What are some instances of moral crisis in "Macbeth"?three instances of moral crisis in macbeth and discuss how the characters concerned respond to them

3 Answers | Add Yours

litteacher8's profile pic

litteacher8 | High School Teacher | (Level 3) Distinguished Educator

Posted on

Lady Macbeth and Macbeth do both have a moral crisis, but so does Macduff.  When he finds out his wife and children are dead, he does not know what to do. He wants to avenge their deaths, but he also wants to do his duty to Malcolm.  He is able to do so, and when he kills Macbeth he does it for his kingdom, not for revenge.

Sources:
amy-lepore's profile pic

amy-lepore | High School Teacher | (Level 1) Educator Emeritus

Posted on

Any time Macbeth is deciding on killing someone for the purpose of keeping himself on the throne is a moral issue.  Of course, with each murder, killing becomes easier for him to do.

Malcolm also shows a moral crisis when he tests Macduff's loyalty to him.  He paints a picture of himself as wholly unable to serve as King of the realm for his obvious faults.

Lady Macbeth has a moral crisis during her sleepwalking scene where she struggles with the guilt and evil which has brought the Macbeths to the throne and kept them there.  "The Thane of Fife had a wife...where is she now?"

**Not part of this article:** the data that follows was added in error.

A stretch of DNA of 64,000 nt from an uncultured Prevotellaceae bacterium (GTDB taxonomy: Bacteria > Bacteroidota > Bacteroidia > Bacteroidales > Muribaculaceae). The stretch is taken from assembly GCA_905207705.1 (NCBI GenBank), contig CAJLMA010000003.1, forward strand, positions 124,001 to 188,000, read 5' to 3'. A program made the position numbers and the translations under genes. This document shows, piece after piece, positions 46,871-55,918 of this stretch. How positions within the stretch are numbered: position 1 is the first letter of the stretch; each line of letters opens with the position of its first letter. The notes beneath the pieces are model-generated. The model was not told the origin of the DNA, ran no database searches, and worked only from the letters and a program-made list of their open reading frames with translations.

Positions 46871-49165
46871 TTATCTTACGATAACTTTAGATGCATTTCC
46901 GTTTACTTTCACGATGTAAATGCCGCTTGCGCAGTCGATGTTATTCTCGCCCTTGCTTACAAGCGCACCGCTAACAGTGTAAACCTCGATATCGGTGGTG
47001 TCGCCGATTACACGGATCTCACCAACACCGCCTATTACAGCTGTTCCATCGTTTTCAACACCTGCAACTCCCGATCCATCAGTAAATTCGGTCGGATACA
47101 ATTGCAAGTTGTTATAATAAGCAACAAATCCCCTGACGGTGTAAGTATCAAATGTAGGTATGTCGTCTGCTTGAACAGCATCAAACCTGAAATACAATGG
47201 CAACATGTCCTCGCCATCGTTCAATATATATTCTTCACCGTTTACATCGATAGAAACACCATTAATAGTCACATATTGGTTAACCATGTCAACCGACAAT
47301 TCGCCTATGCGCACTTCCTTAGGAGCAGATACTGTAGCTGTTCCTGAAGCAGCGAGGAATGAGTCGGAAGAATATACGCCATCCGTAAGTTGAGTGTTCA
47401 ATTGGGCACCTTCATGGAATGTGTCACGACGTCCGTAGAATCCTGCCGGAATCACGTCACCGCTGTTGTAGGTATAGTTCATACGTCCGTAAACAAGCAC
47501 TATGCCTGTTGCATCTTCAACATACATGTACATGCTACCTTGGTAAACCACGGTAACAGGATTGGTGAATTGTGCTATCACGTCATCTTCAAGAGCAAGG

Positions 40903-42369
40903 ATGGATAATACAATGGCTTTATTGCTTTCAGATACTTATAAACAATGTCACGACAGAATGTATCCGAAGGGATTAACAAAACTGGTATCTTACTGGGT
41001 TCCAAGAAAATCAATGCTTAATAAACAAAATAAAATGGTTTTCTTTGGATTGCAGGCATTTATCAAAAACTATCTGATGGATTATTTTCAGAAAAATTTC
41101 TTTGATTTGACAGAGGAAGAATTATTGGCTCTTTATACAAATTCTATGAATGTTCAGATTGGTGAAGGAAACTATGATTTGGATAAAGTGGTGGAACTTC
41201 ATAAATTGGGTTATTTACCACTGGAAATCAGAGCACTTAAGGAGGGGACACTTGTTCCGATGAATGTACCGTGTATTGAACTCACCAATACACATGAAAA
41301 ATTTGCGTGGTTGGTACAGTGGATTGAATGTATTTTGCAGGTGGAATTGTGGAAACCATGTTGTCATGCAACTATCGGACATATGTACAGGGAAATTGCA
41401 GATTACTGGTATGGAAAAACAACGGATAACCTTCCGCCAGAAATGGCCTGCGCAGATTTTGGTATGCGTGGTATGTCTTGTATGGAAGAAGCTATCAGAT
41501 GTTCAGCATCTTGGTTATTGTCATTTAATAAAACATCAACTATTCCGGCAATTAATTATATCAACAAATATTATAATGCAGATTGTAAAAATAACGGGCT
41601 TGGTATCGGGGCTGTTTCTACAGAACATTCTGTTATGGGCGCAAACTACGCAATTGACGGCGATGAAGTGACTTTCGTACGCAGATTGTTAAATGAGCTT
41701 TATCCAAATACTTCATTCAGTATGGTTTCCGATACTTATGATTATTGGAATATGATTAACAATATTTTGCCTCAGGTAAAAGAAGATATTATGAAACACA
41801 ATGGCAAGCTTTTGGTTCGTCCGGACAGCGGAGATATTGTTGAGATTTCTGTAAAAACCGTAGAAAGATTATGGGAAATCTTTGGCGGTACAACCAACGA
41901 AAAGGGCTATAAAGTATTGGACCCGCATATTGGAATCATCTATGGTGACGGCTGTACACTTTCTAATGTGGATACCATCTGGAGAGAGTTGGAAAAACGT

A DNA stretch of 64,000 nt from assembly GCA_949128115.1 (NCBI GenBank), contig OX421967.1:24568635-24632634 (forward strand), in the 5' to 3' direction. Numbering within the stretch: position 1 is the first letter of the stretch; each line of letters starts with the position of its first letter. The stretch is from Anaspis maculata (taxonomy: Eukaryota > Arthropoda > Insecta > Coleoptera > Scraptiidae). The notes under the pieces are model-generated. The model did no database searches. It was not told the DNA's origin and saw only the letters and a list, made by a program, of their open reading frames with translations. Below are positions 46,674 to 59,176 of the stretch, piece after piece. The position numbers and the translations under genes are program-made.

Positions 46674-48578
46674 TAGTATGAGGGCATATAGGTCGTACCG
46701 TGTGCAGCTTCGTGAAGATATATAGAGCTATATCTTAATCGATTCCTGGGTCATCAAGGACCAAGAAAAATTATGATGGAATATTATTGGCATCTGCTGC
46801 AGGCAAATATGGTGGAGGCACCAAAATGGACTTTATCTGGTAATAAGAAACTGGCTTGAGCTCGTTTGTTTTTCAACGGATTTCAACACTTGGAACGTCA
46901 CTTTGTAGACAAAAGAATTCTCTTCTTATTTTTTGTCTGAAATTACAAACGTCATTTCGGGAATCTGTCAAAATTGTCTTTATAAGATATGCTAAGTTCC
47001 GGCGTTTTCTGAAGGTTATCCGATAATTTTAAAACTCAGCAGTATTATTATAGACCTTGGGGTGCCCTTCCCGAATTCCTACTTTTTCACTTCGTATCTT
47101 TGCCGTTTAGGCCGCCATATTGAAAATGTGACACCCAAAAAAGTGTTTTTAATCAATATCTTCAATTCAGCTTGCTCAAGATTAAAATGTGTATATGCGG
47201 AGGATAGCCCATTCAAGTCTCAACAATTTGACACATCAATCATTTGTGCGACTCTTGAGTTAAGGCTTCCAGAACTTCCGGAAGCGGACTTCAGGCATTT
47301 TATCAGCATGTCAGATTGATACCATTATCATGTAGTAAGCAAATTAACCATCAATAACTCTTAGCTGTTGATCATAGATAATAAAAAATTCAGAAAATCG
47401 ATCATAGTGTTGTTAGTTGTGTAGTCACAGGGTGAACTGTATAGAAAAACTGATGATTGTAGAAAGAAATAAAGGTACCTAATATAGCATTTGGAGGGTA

sullymonster's profile pic

sullymonster | College Teacher | (Level 1) Educator Emeritus

Posted on

Well, the most obvious moral crisis is Macbeth's struggle: to kill the king or not to kill the king?  Lady Macbeth has no qualms about the killing, but Macbeth struggles from a both a fear and a moral basis.  In his soliloquy, Macbeth outlines all the reasons that he should not kill the king:

First, as I am his kinsman and his subject,
Strong both against the deed: then, as his host,
Who should against his murderer shut the door,
Not bear the knife myself. Besides, this Duncan
Hath borne his faculties so meek, hath been
So clear in his great office, that his virtues
Will plead like angels, trumpet-tongued, against
The deep damnation of his taking-off: (Act I, scene 7)

The reasons listed are that Duncan is his cousin, that Duncan is his guest, and that Duncan has been a good king.

Macbeth goes on to say that  he only has ambition to "to prick the sides of my intent".  In the end, his wife's urgings and his own ambition are enough - Macbeth puts aside his concerns and moves forward with the plan.

We’ve answered 318,930 questions. We can answer yours, too.

Ask a question